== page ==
Diabetic Foot
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Diabetic Foot

For those with diabetes, foot care is something that needs to be considered every day. The nerve damage (diabetic neuropathy) that is present in about half of people with diabetes most often affects the legs and feet, causing a loss of feeling. When people have no sensation in this area, small wounds such as a cut or sore can go unnoticed and worsen quickly. Diabetes can also lower the amount of blood flow to the feet, which makes it harder for minor ailments to heal. Unfortunately, amputation is common for those who develop foot complications due to diabetes, but proper care and treatment can help avoid this outcome.

Learn more about diabetic foot conditions and care, when you should seek medical treatment, and how our doctors at Comprehensive Foot Specialists diagnose and treat diabetic foot complications at our office in Huntington, NY.

What a Diabetic Foot?

A diabetic foot is defined as a lower extremity that displays pathology, resulting directly from diabetes mellitus. Some of the characteristic pathologies may include ulcerations, infections, neuropathy, and/or osteoarthropathy. However, in order to make a diagnosis of diabetes, routine blood work is taken, as well as blood sugar levels being monitored. The diagnosis is of utmost importance, potentially being the underlying component of the pathology itself.

Diabetes can affect the foot in a variety of ways, from specific conditions such as ulcers to general neuropathy. In rare cases, nerve damage from diabetes can cause a change in the shape of the foot. If you have diabetes, the following foot symptoms should prompt you to seek medical attention:

  • Tingling, burning, or pain in the feet
  • Loss of sense of temperature (heat and/or cold)
  • Dry and/or cracked skin on the feet
  • Thickened or yellowing toenails
  • Fungal infections around the toes
  • A blister, sore, or ulcerated area on the foot
  • Skin on the foot that becomes red, warm, or painful

What Causes Corns and Calluses?

Secondary to peripheral nerve dysfunction, diabetic patients tend to have diminished sensation in their extremities, especially the feet. This relates to minor injuries and wounds going unnoticed for periods of time and ultimately becoming problematic. In addition, diabetes mellitus puts additional stress on the arteries causing poor blood circulation to the extremities, therefore delaying wound healing to an even greater extent.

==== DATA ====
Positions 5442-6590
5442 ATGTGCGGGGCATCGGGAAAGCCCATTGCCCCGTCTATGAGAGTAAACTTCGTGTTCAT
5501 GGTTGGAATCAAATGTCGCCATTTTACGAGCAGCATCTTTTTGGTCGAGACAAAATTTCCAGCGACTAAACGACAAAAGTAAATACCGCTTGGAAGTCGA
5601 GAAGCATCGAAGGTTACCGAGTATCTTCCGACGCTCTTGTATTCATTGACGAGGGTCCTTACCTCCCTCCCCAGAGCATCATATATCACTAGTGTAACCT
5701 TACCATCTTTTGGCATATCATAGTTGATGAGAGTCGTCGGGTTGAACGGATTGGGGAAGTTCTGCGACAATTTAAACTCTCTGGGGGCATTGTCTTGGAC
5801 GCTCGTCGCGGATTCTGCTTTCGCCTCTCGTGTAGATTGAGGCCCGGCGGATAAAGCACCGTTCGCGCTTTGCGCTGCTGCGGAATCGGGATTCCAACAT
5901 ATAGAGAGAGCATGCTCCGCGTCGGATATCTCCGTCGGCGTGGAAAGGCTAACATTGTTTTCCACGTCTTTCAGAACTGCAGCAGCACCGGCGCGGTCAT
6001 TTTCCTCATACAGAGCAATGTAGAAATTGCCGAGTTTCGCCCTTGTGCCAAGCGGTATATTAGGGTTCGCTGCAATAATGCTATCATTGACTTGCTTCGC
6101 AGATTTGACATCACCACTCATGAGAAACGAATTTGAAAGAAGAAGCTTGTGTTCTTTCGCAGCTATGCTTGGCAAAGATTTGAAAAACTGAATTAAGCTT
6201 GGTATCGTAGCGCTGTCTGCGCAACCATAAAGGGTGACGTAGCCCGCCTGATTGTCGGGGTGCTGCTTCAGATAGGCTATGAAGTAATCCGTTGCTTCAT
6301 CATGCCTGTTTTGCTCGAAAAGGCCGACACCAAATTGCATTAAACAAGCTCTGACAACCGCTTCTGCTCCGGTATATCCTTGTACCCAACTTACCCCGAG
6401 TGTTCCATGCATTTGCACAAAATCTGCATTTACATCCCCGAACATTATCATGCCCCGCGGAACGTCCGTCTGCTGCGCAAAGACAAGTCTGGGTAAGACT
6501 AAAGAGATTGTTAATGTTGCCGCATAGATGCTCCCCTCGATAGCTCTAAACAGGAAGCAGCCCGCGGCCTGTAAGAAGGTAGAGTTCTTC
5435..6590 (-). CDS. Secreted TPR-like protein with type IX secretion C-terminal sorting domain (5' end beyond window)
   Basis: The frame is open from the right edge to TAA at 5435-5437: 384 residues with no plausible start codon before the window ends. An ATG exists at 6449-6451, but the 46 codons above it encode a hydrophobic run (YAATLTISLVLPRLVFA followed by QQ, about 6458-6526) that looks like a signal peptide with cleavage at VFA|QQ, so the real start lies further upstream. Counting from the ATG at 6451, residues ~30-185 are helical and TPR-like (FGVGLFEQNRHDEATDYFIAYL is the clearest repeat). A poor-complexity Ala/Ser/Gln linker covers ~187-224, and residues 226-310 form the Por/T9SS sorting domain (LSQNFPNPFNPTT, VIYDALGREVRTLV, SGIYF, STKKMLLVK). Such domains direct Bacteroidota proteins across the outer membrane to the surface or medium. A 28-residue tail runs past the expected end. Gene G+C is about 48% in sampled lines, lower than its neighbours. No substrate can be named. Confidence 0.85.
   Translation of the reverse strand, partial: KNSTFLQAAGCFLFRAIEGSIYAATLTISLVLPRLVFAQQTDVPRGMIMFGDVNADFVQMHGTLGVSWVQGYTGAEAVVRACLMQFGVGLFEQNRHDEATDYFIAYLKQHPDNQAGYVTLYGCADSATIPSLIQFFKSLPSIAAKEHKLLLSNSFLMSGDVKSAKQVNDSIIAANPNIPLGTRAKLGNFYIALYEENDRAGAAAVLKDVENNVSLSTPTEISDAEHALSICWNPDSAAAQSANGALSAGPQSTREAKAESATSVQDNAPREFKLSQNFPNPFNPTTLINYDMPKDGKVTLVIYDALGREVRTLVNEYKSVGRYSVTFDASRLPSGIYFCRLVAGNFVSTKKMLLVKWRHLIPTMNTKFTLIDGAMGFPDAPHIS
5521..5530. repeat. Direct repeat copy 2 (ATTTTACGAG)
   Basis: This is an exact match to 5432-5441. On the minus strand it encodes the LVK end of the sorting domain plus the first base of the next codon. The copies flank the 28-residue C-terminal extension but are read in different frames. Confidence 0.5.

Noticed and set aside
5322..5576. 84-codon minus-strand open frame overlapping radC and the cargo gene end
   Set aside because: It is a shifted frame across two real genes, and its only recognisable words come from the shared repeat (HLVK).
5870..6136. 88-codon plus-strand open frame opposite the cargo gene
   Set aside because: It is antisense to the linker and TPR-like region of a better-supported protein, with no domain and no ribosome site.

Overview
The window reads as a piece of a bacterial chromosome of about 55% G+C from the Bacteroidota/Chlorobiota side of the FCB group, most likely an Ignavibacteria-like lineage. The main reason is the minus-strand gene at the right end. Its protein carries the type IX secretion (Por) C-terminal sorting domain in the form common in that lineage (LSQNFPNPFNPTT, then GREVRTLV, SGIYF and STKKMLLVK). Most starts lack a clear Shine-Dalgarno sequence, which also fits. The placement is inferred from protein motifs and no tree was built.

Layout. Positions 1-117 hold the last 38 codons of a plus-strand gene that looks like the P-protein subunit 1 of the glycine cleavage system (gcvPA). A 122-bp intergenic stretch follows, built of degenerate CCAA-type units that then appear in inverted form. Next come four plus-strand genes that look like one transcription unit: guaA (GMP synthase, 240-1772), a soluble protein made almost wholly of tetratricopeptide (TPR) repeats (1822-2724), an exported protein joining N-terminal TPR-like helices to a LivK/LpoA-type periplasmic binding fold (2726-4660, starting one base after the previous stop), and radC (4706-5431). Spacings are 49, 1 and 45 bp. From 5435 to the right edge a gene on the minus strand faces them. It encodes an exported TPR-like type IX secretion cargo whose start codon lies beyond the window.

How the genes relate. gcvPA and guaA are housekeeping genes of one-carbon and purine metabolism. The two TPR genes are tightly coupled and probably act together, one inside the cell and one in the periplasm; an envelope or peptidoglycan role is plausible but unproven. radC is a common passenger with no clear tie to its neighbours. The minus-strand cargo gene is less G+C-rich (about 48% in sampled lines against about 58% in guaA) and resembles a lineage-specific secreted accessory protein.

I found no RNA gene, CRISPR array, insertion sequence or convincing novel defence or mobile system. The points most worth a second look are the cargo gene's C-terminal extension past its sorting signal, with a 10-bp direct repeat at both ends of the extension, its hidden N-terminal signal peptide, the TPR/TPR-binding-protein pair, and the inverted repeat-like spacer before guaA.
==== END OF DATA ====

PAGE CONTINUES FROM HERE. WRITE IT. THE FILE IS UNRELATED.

A diabetes self-care plan can help diabetic patients ensure the proper and long-term health of their feet. This type of plan usually includes checking and washing the feet every day, trimming the toenails straight across, gently smoothing corns and calluses, protecting the feet from hot and cold temperatures, and consistently wearing both socks and shoes. A minor injury that would not cause problems for someone without diabetes can become much worse for someone with the condition, due to its presence being missed.

How is a Diabetic Foot Diagnosed?

Diabetic foot conditions are diagnosed through a physical examination of the foot. The doctor will examine the foot for any wounds, including ulcers, that may have worsened over time. The patient’s level of sensation in the foot can also be gauged with a physical exam. Diagnostic tests may be needed to determine the electrical activity of the nerves of the feet. The extent of the wound or condition of the foot will determine the type of treatment needed. Infection may lead to the need for amputation so it does not spread to other parts of the body.

How Comprehensive Foot Specialists Treat Corns and Calluses

Treatment for a diabetic foot condition or ailment begins with the identification of the disease itself, diabetes. From there, prevention of the aforementioned conditions is of utmost importance. This may include patient education, optimizing blood glucose levels, identification of feet at high risk for ulcer formation, and self-examination. Unfortunately, a majority of predisposed feet will advance to form a diabetic foot infection. These often require the addition of oral antibiotics, weekly monitoring of the wound/infection, and possible hospitalization.

Prompt treatment of a diabetic foot wound or ulcer is essential to recovery without complications. At our conveniently located office in Huntington, NY, our qualified podiatrists work with patients with diabetes, identifying and treating diabetic foot conditions and helping them move forward with guidance for future care. To learn more about the conditions we treat and services we offer, and to make your appointment, please contact us today.

The CFS Team
Our doctors at CFS, Dr. Richard Boccio MD and Dr. Ashley Boccio DPM, are highly skilled and experienced in treating various types of foot and ankle ailments.
Dr. Richard Boccio, MD
Dr. Ashley Boccio, DPM

Huntington, NY
775 Park Ave, Suite 330, Huntington, NY 11743
Smithtown, NY
290 East Main St, Smithtown, NY 11787
Comprehensive Services

Learn more below about the various foot and ankle conditions we diagnose and treat at CFS in Huntington, NY.

Expert Foot Care on Long Island, New York

At Comprehensive Foot Specialists, our expert physicians are dedicated to treating a wide variety of foot and ankle conditions so you can live comfortably, 24/7. Contact us today to learn more!

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